The upper baffle 70 includes an incline wall portion 72 extending downwardly at an acute angle from the second side wall 54 to a distal edge 72 a, and a vertical portion 74 extending downwardly from the distal edge of the incline wall portion to a lower edge 74 a. The lower edge 74 a of the vertical wall portion 74 preferably extends below the apex 68 of the lower baffle 60 and is spaced apart from that apex. The open area 67, between the lower edge 74 a of the vertical wall portion 74 for the upper baffle 70 and the second inclined wall portion 66 of the lower baffle 60, thus defines the flow passageway from the first operational area 84 to the outlet opening 56 leading to the equalization chamber 90. The upper baffle 70 ensures that any solid material settling out of wastewater above the upper baffle in the receiving chamber 50 will continue moving downwardly and settle into the first solids settling area 86.
As the wastewater continues to fill the first solids settling area 86, the wastewater begins to enter the open area 67 and contact the second incline wall portion 66 of the lower baffle 60. The second incline wall portion 66 ensures that any solid material settling in that open area 67 is urged downwardly into the first solids settling area 86. Furthermore, floating material that might rise from the first solids settling area 86 is trapped under the second incline wall portion 66 or passes by the open area 67 on ascent to the surface of wastewater rising to the first operational area 84, rather than transferring over to the equalization chamber 90 with the wastewater from the first operational area 84. All floating material in the receiving chamber 50 thus will remain in the first operational area 84 or in the holding area 88, as the water level can never fall below the level of the apex 68, as illustrated in
The equalization chamber 90 is separated from the receiving chamber 50 by the second side wall 54 and includes a third side wall 92 opposing the second side wall, a front wall, a rear wall opposing the front wall, a top 98, and a bottom 100 opposing the top. The equalization chamber 90 comprises a second operational area 102 for receiving the flow of wastewater from the first operational area 84 of the receiving chamber 50, and a second solids settling area 118 and a third solids settling areas 120 below the second operational area for receiving any remaining solid material settling out of the wastewater in the equalization chamber. In an embodiment of the present invention, the equalization chamber 90 may also include a funnel assembly 108 located toward the upper end of the equalization chamber for urging any floating solid material at the surface of the wastewater in the equalization chamber to a third airlift pump, as further described below. As the wastewater flows into the equalization chamber 90 and begins filling the second operational area 102, the wastewater contacts a partition 122 dividing a lower portion of the second operational area into a first valley region 104 and a second valley region 106. The partition 122 includes an incline 124 extending from the bottom 100 of the equalization chamber 90 to an apex 126, and a complementary incline 128 extending from the apex to the bottom 100 of the equalization chamber. The first incline portion 62 of the lower baffle 60 and the incline 124 of the equalization chamber 90 cause solid material settling out of the wastewater in the second operational area 102 to move towards the second solids settling area 118 located at the bottom of the first valley region 104, as illustrated in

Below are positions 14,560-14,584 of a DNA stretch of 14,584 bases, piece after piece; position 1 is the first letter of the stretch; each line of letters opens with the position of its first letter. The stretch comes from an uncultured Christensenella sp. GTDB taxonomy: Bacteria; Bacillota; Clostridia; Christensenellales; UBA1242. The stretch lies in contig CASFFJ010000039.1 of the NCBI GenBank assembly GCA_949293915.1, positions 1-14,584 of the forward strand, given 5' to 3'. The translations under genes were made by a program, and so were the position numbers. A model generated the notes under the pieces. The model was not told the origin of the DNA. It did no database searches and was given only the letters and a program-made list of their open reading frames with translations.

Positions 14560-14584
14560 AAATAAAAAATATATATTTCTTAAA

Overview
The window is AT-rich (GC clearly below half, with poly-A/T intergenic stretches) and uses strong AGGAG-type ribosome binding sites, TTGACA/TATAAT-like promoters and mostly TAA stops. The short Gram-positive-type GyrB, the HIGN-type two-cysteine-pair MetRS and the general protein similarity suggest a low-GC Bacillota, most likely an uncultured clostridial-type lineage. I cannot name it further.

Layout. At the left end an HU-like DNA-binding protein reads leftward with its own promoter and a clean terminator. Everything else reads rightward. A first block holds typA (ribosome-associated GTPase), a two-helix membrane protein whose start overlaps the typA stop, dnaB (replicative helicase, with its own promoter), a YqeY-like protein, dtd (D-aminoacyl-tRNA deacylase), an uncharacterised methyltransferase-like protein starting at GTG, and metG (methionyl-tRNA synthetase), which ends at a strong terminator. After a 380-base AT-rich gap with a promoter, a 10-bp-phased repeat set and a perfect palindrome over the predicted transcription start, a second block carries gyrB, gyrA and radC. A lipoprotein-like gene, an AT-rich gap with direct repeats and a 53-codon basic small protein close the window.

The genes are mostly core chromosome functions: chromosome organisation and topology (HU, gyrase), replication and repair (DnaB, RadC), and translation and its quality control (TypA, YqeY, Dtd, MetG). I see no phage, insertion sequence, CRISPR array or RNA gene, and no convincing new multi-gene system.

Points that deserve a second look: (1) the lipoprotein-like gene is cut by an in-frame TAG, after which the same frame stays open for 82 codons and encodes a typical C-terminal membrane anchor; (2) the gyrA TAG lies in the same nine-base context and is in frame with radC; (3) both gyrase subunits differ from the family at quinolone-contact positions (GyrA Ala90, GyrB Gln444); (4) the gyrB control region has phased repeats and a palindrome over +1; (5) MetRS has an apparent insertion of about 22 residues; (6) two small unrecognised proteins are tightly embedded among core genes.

The solid material settling in the second solids settling area 118 may periodically be removed to the receiving chamber 50 by a first airlift pump comprising a pipe 130 (
As wastewater continues to flow into the tank 20, the wastewater in the equalization chamber 90, flows over the apex 126, and into the second valley region 106 of the second operational area 102. The complementary incline 128 and the third side wall 92 of the equalization chamber 90 form the second valley region 106. Any solid material that may remain in the wastewater within the equalization chamber 90 will tend to move downwardly to the third solids settling area 120 located below the second valley region 106. Solid material accumulating in the third solids settling area 120 may be returned to the receiving chamber 50 via airlift through a second airlift pump (
As wastewater continues to flow into the system 10, the wastewater in the second valley region 106 rises until it surpasses the level of the apex 126. After the wastewater in the equalization chamber 90 surpasses the level of the apex 68 of the lower baffle 60 in the receiving chamber 50, the level of wastewater in the equalization chamber and receiving chamber will rise together. At this level, the wastewater in the receiving chamber 50 fills the first operational area 84 and contacts the upper baffle 70 located above and spaced apart from the lower baffle 60, as shown by
When the wastewater reaches the top level of the first operational area 84 of the receiving chamber 50, the wastewater in the equalization chamber 90 contacts the funnel assembly 108 having a first triangular-shaped baffle 109 extending upwardly at an acute angle from the front wall of the equalization chamber to an upper point located adjacent the second side wall 54, a second triangular-shaped baffle 111 extending upwardly at an acute angle from the rear wall of the equalization chamber to an upper point located adjacent the second side wall, and a third triangular-shaped baffle 113 extending upwardly at an acute angle from the third side wall 92 to an upper point joining the first and second triangular-shaped baffles, as best illustrated in